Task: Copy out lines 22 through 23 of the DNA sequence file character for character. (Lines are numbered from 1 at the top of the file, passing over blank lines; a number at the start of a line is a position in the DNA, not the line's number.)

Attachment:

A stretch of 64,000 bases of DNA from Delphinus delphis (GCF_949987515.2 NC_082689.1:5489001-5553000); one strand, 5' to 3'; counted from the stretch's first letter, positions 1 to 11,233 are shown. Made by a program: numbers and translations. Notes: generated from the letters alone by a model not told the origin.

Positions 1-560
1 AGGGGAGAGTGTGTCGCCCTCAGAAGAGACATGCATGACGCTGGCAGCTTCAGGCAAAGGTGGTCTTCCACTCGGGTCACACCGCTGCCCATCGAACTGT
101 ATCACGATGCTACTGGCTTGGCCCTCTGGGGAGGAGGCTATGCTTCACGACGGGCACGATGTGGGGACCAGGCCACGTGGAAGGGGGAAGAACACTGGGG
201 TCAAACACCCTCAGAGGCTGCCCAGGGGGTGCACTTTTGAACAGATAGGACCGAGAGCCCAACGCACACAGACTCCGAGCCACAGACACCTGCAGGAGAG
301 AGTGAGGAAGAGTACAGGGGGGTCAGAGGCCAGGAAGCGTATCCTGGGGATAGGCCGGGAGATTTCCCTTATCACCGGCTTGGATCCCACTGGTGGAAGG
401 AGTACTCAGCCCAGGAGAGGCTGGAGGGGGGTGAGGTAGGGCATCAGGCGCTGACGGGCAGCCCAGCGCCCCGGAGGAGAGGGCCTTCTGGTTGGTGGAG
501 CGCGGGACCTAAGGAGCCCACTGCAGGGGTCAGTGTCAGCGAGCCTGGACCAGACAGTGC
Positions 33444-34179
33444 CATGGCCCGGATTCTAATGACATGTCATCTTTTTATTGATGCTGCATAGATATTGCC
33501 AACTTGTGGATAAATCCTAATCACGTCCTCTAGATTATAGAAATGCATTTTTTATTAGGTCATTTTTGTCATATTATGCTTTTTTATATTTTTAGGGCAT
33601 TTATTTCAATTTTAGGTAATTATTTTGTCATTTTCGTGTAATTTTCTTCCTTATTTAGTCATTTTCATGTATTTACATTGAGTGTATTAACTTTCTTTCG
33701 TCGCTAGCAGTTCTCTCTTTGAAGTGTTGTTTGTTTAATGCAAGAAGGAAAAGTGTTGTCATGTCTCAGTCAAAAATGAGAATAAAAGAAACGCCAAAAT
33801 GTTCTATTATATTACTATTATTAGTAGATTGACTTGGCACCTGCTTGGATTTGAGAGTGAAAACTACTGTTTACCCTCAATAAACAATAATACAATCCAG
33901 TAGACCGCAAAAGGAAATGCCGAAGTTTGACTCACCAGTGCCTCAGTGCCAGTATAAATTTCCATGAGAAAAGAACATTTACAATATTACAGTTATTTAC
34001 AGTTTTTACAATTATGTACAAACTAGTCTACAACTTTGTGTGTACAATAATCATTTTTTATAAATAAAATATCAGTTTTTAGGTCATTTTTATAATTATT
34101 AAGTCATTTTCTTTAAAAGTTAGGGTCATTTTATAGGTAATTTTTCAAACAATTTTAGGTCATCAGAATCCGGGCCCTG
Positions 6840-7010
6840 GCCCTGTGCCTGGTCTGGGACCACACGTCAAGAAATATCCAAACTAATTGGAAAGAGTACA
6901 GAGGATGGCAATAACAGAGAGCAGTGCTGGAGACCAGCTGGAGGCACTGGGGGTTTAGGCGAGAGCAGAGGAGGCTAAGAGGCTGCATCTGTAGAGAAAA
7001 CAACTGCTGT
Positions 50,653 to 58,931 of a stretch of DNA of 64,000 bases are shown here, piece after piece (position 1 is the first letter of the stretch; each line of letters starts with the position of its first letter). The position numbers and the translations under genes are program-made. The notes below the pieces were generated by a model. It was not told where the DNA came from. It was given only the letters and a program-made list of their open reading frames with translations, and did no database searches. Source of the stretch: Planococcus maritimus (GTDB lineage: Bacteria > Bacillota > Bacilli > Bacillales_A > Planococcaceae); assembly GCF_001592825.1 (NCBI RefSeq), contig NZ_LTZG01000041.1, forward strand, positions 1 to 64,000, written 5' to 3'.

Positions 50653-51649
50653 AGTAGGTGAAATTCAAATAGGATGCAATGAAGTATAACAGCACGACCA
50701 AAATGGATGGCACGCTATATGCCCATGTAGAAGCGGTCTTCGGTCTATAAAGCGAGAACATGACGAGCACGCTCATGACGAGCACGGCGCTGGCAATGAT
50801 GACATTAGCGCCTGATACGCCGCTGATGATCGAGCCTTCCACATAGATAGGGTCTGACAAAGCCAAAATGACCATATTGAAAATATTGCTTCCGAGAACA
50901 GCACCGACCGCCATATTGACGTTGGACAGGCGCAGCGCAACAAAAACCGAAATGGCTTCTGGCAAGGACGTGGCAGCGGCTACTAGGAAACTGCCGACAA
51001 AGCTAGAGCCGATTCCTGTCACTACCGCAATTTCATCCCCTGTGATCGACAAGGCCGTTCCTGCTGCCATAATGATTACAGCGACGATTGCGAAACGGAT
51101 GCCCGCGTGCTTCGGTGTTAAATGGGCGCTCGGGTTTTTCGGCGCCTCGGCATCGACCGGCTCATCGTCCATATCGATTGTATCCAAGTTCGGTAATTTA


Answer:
Positions 50,653 to 58,931 of a stretch of DNA of 64,000 bases are shown here, piece after piece (position 1 is the first letter of the stretch; each line of letters starts with the position of its first letter). The position numbers and the translations under genes are program-made. The notes below the pieces were generated by a model. It was not told where the DNA came from. It was given only the letters and a program-made list of their open reading frames with translations, and did no database searches. Source of the stretch: Planococcus maritimus (GTDB lineage: Bacteria > Bacillota > Bacilli > Bacillales_A > Planococcaceae); assembly GCF_001592825.1 (NCBI RefSeq), contig NZ_LTZG01000041.1, forward strand, positions 1 to 64,000, written 5' to 3'.

Positions 50653-51649